[opensource-dev] Consensus? was: Client-side scripting in Snowglobe
dzonatas at gmail.com
Mon Feb 22 12:43:44 PST 2010
> Dzon: Nice parable. :-)
Thank you. Unfortunately, some still challenge it as if they know the
only answer, yet they should read up on Proton Exchange Membranes,
especially Zero-Emission, for proof.
For a business to use patented method in their employment process was
quite remarkable.Sometimes people get jurassically blindsided by... scale.
> To remove the ambiguity, I split the space of all scripts that run
> client-side into two disjoint sets (note that we are using "scripts"
> and "programs" interchangeably here):
I would go with three. Call the third one: "*Transient Scripts &
**Transient **Array*s", or something similar with the word "transient"
being significant.More successful designs have included this third area.
Basically, in the transient area, you wouldn't want the responsibility
of the existence any particular script to fall upon the corporal
location of such script, not that the corporal is entirely excluded from
being responsible.There is a balance that is needed, and it is best to
keep the nature of the balance away from the two other areas you described.
> * *Trusted / Installed / Not-sandboxed*: These are scripts which
> you trust enough to install on your machine, and which typically
> act as interfaces between the viewer and your local resources,
> such as your files, applications, I/O devices, and so on.
> Because they interface to local resources, these scripts cannot
> run in a sandbox. In general, these scripts are for user
> empowerment --- they can do anything the user wants them to do,
> and therefore a very good term for them is "*client
> extensions*". A large number of accessibility scripts fall
> into this category, as well as scripts for implementing new
> detached windows such as multi-screen chat and inventories
> stored on the PC.
Good. I would think extensions might confuse what direction they extend
from, however. If we are to maintain balance, and responsibility, then
we need to know that direction. The scripts on the client side may have
nothing to do with the client viewer. These same scripts may also seem
like a server. Easiest to consider these as "processes," yet that has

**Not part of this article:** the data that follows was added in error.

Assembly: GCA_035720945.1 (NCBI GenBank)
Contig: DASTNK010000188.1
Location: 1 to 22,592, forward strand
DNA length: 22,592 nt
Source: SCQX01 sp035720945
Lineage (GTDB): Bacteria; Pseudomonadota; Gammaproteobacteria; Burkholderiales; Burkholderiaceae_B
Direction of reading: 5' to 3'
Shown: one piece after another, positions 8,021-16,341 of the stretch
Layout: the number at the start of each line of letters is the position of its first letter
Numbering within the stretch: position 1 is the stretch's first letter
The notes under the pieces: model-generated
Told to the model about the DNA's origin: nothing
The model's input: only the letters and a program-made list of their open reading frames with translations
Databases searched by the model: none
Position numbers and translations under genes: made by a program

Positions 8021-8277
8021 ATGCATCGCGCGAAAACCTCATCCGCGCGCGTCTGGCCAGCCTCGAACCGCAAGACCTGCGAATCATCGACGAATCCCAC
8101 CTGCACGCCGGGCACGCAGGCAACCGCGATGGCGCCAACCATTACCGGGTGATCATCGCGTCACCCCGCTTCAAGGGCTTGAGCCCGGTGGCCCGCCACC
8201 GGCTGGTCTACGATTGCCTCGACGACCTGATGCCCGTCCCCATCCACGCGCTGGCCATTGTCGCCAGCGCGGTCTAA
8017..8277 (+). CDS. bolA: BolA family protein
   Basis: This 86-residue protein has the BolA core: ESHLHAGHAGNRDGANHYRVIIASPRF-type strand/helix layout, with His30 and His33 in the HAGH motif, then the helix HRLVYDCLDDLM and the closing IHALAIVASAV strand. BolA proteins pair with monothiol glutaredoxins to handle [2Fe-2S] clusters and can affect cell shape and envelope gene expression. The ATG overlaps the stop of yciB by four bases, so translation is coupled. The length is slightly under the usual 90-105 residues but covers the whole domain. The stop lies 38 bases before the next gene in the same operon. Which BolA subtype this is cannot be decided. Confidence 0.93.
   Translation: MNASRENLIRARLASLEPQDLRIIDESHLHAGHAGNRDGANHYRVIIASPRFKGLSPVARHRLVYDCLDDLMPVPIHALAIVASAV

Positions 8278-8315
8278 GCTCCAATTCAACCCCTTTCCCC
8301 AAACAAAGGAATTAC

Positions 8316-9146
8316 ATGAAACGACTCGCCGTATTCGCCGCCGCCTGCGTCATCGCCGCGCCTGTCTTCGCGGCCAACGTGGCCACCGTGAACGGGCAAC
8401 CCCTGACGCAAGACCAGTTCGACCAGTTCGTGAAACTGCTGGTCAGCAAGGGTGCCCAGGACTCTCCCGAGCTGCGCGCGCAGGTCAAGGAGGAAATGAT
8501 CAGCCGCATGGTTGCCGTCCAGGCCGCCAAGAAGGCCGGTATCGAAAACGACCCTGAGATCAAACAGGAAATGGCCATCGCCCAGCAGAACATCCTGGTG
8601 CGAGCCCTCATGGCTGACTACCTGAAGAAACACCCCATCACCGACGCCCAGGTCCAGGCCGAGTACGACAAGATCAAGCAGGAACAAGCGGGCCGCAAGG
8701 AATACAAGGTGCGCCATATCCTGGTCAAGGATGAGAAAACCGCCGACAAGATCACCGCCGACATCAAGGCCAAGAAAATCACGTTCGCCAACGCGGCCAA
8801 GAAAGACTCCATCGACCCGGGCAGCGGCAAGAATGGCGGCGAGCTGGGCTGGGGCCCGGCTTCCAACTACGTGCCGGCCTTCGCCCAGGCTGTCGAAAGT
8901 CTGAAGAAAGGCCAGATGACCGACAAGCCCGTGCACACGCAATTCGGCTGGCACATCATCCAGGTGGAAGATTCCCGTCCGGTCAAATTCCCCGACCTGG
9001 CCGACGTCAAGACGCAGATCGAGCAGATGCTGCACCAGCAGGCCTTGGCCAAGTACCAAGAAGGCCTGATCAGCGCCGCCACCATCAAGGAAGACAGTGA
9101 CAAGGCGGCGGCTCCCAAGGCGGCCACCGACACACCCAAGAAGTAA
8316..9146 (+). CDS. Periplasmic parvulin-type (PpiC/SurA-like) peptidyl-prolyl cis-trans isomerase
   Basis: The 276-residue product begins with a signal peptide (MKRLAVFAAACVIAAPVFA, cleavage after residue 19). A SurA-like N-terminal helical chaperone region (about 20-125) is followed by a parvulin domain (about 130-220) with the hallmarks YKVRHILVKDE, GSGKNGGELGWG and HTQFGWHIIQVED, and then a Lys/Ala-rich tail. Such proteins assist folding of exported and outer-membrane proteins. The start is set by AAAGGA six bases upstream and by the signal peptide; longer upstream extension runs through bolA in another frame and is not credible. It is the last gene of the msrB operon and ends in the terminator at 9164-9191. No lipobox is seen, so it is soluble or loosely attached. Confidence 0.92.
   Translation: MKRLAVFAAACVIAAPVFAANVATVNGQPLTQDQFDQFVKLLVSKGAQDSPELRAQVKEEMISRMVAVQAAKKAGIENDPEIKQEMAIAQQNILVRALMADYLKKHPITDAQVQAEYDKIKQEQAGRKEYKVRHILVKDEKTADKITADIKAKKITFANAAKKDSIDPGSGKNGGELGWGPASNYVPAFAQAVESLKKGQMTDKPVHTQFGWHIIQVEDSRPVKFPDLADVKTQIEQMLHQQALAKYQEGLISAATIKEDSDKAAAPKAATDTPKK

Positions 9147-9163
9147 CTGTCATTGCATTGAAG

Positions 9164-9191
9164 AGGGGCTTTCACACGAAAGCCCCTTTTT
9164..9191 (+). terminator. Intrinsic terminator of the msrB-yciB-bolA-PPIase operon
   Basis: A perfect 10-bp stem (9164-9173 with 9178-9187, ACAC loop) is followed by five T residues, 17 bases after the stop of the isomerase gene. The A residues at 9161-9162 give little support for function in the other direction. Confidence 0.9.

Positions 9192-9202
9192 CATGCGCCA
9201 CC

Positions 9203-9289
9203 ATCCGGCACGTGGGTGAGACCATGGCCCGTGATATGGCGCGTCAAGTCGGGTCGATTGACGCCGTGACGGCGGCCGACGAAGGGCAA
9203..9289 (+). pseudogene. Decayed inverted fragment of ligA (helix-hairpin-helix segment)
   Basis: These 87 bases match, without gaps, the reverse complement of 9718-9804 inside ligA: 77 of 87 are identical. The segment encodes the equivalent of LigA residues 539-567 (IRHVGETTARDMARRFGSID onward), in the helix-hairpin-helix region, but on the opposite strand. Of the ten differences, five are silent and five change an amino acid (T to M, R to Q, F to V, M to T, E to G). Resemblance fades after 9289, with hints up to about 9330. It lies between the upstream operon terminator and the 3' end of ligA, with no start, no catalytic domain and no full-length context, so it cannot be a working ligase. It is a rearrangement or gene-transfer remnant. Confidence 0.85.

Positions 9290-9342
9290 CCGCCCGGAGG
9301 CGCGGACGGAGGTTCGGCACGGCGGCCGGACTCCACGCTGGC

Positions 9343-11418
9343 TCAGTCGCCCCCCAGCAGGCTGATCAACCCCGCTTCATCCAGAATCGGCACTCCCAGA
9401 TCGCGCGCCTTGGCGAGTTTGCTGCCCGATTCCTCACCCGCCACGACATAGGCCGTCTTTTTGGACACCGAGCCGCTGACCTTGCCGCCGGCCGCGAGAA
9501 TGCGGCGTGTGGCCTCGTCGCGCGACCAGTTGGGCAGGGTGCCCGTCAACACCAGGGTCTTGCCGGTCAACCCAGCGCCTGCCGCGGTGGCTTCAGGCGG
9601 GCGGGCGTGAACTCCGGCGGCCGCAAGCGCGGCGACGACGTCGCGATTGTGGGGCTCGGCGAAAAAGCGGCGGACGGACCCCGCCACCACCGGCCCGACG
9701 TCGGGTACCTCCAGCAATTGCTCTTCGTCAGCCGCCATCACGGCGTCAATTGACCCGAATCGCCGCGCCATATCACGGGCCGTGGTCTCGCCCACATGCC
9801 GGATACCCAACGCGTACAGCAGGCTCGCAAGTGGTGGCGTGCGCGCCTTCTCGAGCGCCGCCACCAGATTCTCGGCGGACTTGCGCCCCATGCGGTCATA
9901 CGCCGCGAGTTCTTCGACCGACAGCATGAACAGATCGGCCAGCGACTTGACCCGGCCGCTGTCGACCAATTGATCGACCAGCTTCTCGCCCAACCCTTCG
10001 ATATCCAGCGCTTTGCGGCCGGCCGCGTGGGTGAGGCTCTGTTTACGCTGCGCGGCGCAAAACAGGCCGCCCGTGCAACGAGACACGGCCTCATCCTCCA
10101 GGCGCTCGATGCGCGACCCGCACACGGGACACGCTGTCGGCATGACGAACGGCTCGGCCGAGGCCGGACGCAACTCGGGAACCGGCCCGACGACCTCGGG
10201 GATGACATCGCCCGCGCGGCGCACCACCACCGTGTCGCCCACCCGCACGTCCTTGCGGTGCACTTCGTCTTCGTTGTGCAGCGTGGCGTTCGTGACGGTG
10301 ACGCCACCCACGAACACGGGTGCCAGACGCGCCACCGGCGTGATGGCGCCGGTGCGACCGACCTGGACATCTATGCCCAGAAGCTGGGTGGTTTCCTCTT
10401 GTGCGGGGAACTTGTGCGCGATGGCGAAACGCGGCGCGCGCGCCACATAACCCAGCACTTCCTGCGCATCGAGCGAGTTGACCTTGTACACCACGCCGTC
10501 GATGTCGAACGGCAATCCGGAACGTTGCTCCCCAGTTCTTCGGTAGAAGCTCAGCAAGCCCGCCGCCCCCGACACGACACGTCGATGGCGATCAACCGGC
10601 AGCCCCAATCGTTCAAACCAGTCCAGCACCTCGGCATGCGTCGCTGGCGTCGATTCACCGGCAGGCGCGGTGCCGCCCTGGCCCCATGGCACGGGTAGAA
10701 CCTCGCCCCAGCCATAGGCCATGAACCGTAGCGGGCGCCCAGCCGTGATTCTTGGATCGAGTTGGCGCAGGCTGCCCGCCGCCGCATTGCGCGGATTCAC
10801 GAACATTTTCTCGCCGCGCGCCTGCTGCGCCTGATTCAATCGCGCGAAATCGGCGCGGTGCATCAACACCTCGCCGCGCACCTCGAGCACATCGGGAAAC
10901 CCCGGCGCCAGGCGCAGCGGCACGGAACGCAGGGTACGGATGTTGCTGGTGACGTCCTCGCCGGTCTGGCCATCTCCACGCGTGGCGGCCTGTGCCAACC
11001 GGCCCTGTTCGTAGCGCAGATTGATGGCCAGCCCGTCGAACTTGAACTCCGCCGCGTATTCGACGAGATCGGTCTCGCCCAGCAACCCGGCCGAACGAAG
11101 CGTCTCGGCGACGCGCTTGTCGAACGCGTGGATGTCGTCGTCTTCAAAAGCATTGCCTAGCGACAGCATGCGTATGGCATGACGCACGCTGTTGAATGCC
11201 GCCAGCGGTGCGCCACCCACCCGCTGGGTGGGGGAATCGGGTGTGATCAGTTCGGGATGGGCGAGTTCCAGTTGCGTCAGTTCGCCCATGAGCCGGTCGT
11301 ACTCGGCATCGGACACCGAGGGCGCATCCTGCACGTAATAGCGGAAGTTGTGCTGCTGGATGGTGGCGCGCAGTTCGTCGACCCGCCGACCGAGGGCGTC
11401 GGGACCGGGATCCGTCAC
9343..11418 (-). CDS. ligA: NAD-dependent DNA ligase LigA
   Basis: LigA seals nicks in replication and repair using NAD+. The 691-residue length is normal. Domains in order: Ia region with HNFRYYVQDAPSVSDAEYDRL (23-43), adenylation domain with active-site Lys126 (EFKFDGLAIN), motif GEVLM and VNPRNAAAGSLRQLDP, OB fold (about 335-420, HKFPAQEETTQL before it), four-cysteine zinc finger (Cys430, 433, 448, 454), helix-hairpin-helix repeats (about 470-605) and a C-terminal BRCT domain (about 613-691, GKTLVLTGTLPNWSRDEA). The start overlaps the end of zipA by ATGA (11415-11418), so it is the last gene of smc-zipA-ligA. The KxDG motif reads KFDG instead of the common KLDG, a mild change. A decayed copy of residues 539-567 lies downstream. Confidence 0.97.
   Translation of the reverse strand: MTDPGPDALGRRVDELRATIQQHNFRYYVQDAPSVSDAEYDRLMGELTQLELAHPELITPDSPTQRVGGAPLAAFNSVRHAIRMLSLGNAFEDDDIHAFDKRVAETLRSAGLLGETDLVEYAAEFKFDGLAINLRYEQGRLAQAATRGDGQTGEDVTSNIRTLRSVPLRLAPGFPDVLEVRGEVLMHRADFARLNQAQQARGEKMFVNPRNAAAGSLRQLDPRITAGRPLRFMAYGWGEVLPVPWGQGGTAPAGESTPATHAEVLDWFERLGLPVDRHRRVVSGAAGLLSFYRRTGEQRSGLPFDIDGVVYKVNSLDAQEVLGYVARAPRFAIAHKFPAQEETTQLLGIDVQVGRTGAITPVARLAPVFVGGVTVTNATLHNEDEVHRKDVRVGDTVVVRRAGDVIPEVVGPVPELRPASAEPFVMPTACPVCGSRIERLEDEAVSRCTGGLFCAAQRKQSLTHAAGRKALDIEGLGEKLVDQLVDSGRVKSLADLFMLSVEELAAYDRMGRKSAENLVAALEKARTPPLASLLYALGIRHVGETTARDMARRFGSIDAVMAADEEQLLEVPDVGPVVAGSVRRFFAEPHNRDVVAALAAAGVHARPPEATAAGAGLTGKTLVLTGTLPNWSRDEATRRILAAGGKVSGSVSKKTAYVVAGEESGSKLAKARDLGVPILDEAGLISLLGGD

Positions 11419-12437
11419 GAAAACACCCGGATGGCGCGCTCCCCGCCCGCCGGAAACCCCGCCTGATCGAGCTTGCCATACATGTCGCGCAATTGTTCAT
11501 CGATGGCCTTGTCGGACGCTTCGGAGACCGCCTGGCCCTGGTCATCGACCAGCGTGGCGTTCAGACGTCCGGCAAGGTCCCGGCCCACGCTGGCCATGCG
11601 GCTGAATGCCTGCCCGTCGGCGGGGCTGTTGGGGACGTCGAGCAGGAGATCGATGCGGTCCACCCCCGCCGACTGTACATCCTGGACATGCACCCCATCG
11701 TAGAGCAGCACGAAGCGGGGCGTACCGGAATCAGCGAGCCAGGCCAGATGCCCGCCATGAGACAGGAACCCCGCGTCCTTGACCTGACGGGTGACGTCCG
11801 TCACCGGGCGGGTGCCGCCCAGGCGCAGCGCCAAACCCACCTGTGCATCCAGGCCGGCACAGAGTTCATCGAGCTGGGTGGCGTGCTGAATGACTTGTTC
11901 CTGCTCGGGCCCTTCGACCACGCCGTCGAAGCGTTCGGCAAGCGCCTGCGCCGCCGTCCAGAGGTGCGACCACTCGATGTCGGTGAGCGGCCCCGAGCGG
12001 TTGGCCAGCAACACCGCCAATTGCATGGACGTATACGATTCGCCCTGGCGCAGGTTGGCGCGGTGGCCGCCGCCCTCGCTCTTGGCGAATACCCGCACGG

been confused by the organically evolved chipsets and thread technology.
What the "world" only needs to know from the "world" viewpoint are the
transfer devices, or membranes. Then we have scripts that can and cannot
be exchanged through the membrane. Those that can't get through the
membrane, we call "brains" on one scale and "protons" on another scale.
That'll work for now.
> * *Untrusted / Not-installed / Sandboxed*: These are scripts
> which you do not trust because they arrived by some automatic
> mechanism, possibly from in-world. They are never installed,
> but run in a protective sandbox while needed, and disappear
> automatically when no longer needed. Because they run in a
> sandbox to (hopefully) protect your machine from malicious code,
> these scripts can never access your local resources, as that
> would be extremely dangerous. In general, these scripts are not
> for user empowerment, but for enhancing or assisting the
> displayed content from the current virtual world in some way. A
> possible term for them is therefore "*world extensions*". This
> kind of script can implement interesting HUDs using in-world
> data obtained from the viewer, or new in-viewer windows, menus
> and improved viewer inventory.
> A separate question is whether it is wise to allow untrusted scripts
> to run on your client at all, given that there will always be bugs and
> protection failures, especially in the first few years. But that is a
> topic for a later discussion I think, given that currently we have not
> yet managed to open a dialogue with Lindens about client-side
> scripting at all.
That is what the transient area handles.
The only way really possible for completely untrusted scripts and arrays
to compute on the client side as "world extensions" would be to make a
complete copy of the original on the other-side of the membrane. That
isn't always true, yet on the scale of "brains" it's a good idea of
where to start, not where they would have lost control so easily.
20 years of "fighting" about all this has really set us back.Would have
been easier if "trust" was actually accepted rather than some paper
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